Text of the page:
When the Baker administration first pitched Housing Choice two years ago, it specifically designed the law to protect long-cherished local controls over zoning, unlike some other Beacon Hill housing efforts that have tried to mandate denser development. Protecting local autonomy won Baker the support of the powerful Massachusetts Municipal Association, which represents cities and towns. It also swayed developers and housing groups who saw it as their best chance in years to pass a bill that might make it easier to build in at least some communities. Opponents, at least publicly, were scarce.

But the bill foundered at the end of the formal 2018 legislative session, after some advocates pushed for more ambitious zoning changes. It died again in informal session last December when progressive lawmakers urged more protections for vulnerable tenants. In February, Baker hosted a flashy rollout ceremony for Housing Choice and dispatched top aides across the state to drum up support. But lately, the bill has begun drawing fire from elected officials in municipalities such as Needham, who wrote in a letter to their state lawmakers that the two-thirds rule encourages “sound and community-supported” planning, with “proven benefits.”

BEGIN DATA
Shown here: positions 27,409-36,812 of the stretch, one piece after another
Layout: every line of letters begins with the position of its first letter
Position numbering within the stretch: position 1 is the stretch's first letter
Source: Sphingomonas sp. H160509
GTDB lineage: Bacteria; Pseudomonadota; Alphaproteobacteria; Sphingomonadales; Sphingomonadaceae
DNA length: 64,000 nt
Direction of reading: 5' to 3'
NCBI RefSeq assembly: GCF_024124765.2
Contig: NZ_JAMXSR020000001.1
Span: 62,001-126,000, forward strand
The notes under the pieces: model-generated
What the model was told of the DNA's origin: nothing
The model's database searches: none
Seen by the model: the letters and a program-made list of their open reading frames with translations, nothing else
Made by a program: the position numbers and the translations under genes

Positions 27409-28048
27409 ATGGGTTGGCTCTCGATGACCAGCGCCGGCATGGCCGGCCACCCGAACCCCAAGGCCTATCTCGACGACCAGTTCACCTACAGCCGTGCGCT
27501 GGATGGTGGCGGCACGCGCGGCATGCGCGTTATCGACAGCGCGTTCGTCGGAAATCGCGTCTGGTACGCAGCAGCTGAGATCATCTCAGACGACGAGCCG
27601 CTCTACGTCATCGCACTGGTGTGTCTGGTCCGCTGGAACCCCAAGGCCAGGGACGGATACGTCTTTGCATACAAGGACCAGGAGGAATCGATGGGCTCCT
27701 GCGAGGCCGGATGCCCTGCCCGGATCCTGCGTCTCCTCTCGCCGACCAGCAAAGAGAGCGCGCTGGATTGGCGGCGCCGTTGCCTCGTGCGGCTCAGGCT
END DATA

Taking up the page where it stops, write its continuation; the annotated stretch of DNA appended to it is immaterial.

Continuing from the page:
And legislative leaders have also sent mixed signals on the bill. In late October, House Speaker Robert DeLeo and Senate President Karen Spilka said they’re interested in some type of housing legislation, but gave no timeline. Representative Kevin Honan, the Brighton Democrat who cochairs the Legislature’s Joint Committee on Housing, said he supports Baker’s bill and wants to move it to the full House for a vote in the spring, but he isn’t sure it has the votes to pass.


“We do have a housing crisis and this seems to be a very helpful proposal,” Honan said. “I’m hopeful we can build enough support.”

Meanwhile, other states are moving quickly to do something about the high cost of housing.

In February, Oregon became the first state to institute statewide rent control — capping increases at 7 percent per year — and requiring that landlords provide “just cause” for eviction. In July, lawmakers there followed up with a measure that ended single-family zoning in cities of 10,000 or more people, allowing duplexes or, in metro Portland, four-family buildings to be built anywhere.